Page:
Since October, Tiffany has been on an exercise program specially designed for her by the International Sportsmedicine Institute. She spends as many as three hours a day trying to build up long-dormant muscles in her inner thighs and calves. When she resumed serious training after a seven-month layoff, Tiffany had to relearn the sport. The situation became further unsettled when the Chins changed coaches, leaving John Nicks in favor of Denver-based Don Laws—Scott Hamilton's former mentor—purportedly to improve Tiffany's jumping.
It was apparent as early as Thursday, during the compulsory figures competition, that Chin was not her former self. She finished second behind Thomas and just ahead of the up-and-coming Caryn Kadavy, 18, an Erie, Pa. skater who will be very much a part of the scene between now and the Calgary Olympics. It was the first time Thomas had ever won the compulsories at the national level.
Thomas had been in intensive training for only five weeks, all the while a full-time student at Stanford, much to McGowan's chagrin. "She gives up all her off-ice training by going to school," says McGowan, who had earlier admitted that his top skater before Thomas was someone named Chickie Berlin. "Plus she isn't able to eat or sleep at proper hours. When Debi arrives at the rink for training, she's exhausted."
Three days before arriving at the nationals, Thomas, who lives in a student dorm, stayed up all night studying for a midterm. "Why should I worry about sleep?" she says with a laugh. "I never got any in high school, either." Thomas, who has been taking skating lessons since she was nine, grew up in a predominantly white neighborhood in San Jose and attended high school in San Mateo. Her parents, who are divorced, both work in the computer industry. "A typical day?" she says. "At 8 a.m. I have calculus; 9 a.m., chemistry; 11 a.m., Western culture. Lunch. Drive 15 minutes to the rink to train from 1:15 to 7:45. Home by 8:30. Study till 3 a.m. Sometimes, anyway. I'm, like, the all-nighter queen."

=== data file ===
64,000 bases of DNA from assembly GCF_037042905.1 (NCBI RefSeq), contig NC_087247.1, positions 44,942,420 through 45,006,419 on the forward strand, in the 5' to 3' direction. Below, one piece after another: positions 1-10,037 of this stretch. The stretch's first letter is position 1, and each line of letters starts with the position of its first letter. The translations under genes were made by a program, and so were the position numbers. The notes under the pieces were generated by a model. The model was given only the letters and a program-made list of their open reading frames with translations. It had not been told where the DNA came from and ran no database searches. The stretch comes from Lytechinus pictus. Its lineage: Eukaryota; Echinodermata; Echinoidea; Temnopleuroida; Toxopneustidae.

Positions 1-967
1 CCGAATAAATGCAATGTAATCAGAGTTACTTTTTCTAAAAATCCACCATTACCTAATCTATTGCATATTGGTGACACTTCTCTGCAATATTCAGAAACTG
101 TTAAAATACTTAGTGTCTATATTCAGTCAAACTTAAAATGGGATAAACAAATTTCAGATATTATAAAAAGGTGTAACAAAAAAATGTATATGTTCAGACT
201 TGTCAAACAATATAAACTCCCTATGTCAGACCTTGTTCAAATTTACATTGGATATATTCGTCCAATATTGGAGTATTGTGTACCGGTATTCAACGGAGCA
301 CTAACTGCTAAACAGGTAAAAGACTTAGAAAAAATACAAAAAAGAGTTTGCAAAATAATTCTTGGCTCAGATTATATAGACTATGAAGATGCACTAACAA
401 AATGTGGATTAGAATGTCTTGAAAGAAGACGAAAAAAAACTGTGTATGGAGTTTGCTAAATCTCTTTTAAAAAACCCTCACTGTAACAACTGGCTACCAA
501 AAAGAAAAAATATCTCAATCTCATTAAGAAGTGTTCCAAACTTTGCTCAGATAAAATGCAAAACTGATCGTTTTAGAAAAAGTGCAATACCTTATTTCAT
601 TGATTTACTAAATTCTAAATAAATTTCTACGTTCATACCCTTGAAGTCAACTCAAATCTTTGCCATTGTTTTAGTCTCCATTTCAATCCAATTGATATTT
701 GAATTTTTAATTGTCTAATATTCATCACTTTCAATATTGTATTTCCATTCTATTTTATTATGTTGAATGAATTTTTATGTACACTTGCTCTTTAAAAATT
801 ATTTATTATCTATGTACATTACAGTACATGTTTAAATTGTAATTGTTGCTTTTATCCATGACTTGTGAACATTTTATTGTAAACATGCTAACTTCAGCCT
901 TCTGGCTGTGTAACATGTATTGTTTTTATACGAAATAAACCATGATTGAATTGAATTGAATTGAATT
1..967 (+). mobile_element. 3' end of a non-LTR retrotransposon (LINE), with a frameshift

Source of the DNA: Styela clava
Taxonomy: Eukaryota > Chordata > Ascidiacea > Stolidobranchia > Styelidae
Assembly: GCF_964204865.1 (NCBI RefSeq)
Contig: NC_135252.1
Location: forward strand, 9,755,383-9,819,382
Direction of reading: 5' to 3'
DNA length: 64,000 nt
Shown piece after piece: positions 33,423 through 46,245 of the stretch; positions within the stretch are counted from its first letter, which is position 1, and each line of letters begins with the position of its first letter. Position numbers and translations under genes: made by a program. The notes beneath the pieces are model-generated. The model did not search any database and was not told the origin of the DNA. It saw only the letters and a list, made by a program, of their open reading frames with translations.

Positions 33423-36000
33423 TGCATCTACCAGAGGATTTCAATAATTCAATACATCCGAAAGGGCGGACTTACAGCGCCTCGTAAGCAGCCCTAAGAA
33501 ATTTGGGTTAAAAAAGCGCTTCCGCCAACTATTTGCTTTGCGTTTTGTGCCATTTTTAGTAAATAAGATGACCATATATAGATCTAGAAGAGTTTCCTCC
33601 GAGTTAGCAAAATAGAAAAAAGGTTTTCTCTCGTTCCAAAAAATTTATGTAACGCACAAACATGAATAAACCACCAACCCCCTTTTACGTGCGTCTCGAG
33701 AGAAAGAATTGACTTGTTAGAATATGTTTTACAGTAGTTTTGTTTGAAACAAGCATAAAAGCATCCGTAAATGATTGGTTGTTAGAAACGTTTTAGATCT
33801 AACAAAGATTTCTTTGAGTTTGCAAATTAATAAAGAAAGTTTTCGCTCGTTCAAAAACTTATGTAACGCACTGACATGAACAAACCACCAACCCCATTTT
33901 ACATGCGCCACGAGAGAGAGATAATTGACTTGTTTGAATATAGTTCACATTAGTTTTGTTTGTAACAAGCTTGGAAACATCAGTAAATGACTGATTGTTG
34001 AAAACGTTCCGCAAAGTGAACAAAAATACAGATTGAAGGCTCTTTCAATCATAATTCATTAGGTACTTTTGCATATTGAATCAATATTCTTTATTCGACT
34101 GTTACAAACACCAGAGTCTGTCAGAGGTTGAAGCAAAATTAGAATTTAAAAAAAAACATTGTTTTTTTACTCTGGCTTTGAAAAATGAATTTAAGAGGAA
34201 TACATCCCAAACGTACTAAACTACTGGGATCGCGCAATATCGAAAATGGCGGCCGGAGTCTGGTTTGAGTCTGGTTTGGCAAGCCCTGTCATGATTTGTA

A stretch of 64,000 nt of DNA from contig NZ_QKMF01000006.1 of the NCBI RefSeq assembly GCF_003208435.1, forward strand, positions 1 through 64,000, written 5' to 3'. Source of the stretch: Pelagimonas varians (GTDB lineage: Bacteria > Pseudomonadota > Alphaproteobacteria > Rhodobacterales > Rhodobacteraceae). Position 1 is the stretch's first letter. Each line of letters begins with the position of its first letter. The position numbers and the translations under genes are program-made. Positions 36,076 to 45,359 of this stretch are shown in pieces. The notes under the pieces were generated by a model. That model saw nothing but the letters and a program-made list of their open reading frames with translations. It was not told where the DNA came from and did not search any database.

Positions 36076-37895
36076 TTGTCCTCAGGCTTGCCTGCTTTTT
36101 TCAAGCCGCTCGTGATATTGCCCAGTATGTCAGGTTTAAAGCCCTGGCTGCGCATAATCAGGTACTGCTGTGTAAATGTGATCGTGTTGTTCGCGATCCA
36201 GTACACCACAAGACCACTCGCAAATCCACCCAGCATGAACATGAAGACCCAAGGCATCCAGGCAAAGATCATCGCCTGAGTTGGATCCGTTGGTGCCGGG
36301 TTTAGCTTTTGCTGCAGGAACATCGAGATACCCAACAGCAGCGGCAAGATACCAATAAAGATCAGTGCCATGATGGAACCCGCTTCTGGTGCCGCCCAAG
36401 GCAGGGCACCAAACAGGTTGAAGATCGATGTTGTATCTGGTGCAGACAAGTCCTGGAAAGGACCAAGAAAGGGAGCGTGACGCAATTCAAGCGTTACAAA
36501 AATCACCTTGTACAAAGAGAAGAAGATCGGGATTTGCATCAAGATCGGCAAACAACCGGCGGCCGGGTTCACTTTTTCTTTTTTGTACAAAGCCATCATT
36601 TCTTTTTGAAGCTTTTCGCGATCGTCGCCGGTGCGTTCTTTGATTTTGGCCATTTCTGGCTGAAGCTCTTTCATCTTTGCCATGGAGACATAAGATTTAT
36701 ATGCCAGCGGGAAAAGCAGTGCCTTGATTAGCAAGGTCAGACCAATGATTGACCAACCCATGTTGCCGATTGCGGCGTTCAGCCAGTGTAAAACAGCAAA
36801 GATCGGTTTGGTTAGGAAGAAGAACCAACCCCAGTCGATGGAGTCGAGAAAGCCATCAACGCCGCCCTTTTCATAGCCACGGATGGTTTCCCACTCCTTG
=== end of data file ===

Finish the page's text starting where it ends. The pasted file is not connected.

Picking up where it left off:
Thomas, skating flawlessly, finished second in Friday's short program, edged out by Kadavy, who put on a performance of stunning elegance. Kadavy is the protégée of coach Carlo Fassi, who guided Fleming, Dorothy Hamill, Robin Cousins and John Curry to Olympic gold medals. Like Fleming, she seems to skate not so much on the ice as above it. "I think that either Caryn or Debi would have beaten anyone in the world today," said McGowan. Chin, skating mistake-free, was workmanlike by comparison, lacking both quickness and power. Still, whichever of the three won Saturday's freestyle program would be the national champion.
Chin skated first. In the opening moments, she singled out of a planned triple flip, and her chances of retaining the title went pfffft. Afterward she seemed resigned to her third-place finish. "I'm pleased with what I did because you don't know how bad it could have been," she said, smiling bravely. "We've got six weeks until the worlds."
The next skater was Thomas. "My coach told me that to win I'd have to land all five triples," she said later. "Caryn had been so very, very strong [in the short program] that I needed to pull off some kind of miracle."
Sure, five triples, Alex. No problem. Only trouble was, Thomas had hit no more than three out of five triples all week during practice. And the warmups hadn't helped: She had tumbled twice trying triple Salchows a few minutes earlier.
But now, feeding off the audience, which cheered every difficult move, Thomas put on the performance of her life. In the opening dramatic interlude she landed all three triples as if she had never missed one in her life. From then on she skated with a grin from ear to ear. The crowd loved her, and Thomas seemed to grow in stature with each new pass around the ice. She was having a ball, totally in command, urged on by the adoration of the crowd and McGowan's cheerleading: "You've got it now, kid! It's all yours!"
"When you kind of amaze yourself I think it helps the program," Thomas said afterward. Her scores, ranging from 5.7 to 5.9, left no room for error on Kadavy's part, and after starting well, Kadavy stumbled out of a triple-loop, double-toe combination—a move that she ordinarily performs in her sleep. But her day will come. This year's title belonged to Thomas.
Asked about the significance of being the first black figure skating champion, Thomas shrugged and said, "I never really thought about that too much. It's kind of a coincidence, the way I look at it. I just wanted to be champion. It's like a pot of gold at the end of the rainbow, only the rainbow was full of bumps." When someone asked Thomas about her plans between now and the world championships in Geneva, March 17-23, the most interested listener was, suddenly, her coach. "Yes. What are your plans?" McGowan asked curiously.
"Well," said Thomas, "the first thing I've got to do is read Dante's Divine Comedy, because I've got a midterm exam two days after I get home."
Sounds like a job for the all-nighter queen, who now may be better known as the queen of American skating.